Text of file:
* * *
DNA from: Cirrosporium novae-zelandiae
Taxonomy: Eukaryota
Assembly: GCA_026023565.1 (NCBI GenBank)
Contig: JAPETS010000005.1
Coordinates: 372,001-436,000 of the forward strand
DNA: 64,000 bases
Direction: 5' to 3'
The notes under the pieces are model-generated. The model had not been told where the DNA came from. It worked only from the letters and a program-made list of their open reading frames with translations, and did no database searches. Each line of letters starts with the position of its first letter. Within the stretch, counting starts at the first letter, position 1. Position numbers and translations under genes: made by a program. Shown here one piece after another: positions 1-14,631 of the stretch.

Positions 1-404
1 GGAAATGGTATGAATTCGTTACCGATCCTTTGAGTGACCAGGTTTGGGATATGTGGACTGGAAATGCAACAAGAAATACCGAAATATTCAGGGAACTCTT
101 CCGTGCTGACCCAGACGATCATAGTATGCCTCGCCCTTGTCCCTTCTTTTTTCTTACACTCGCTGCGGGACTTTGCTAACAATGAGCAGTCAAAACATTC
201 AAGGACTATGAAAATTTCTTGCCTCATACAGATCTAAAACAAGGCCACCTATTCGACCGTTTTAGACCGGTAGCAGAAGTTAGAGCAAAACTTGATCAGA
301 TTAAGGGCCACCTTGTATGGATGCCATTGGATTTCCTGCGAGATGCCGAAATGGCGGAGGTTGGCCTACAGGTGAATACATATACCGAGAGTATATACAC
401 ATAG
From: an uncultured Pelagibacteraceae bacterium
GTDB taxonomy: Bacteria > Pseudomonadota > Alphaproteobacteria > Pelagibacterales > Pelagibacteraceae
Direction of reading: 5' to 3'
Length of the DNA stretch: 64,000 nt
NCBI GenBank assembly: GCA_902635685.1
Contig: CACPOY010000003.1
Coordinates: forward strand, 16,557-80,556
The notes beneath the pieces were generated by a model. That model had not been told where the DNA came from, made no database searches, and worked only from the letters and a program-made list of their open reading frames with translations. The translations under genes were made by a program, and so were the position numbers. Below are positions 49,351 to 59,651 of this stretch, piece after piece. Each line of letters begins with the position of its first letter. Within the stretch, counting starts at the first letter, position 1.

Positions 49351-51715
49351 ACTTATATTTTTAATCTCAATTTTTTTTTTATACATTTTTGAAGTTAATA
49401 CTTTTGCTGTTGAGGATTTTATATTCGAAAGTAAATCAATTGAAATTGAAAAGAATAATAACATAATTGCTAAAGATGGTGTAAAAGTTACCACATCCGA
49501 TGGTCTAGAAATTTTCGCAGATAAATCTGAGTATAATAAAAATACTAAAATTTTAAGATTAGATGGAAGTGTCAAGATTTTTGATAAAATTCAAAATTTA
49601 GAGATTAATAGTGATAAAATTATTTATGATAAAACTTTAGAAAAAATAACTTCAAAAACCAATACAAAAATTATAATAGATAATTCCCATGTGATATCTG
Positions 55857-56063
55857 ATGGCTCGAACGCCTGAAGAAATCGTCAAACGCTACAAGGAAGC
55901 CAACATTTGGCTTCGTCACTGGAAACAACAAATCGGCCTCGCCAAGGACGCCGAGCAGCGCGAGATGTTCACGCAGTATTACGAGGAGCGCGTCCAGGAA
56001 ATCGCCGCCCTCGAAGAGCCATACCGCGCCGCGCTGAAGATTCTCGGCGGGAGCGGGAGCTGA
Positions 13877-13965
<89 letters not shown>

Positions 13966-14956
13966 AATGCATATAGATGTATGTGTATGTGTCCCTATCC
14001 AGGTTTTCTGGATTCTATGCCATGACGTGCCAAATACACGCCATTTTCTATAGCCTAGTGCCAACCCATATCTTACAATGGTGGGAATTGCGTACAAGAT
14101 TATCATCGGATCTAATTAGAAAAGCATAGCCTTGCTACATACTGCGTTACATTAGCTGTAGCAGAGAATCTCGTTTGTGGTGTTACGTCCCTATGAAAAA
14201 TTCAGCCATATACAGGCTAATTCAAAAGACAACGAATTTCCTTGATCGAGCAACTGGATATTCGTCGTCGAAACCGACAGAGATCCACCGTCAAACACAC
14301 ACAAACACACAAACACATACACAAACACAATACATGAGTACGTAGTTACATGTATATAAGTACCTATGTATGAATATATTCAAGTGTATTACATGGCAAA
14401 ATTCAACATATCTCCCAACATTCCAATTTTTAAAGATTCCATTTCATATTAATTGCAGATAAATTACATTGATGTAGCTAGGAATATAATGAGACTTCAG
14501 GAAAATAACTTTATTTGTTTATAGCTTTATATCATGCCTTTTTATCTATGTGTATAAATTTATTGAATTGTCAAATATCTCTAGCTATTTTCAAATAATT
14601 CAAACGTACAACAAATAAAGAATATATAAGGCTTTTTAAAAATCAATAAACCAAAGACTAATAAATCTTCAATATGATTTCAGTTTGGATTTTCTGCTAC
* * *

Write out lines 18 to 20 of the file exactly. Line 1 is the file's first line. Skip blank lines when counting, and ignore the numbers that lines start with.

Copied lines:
Length of the DNA stretch: 64,000 nt
NCBI GenBank assembly: GCA_902635685.1
Contig: CACPOY010000003.1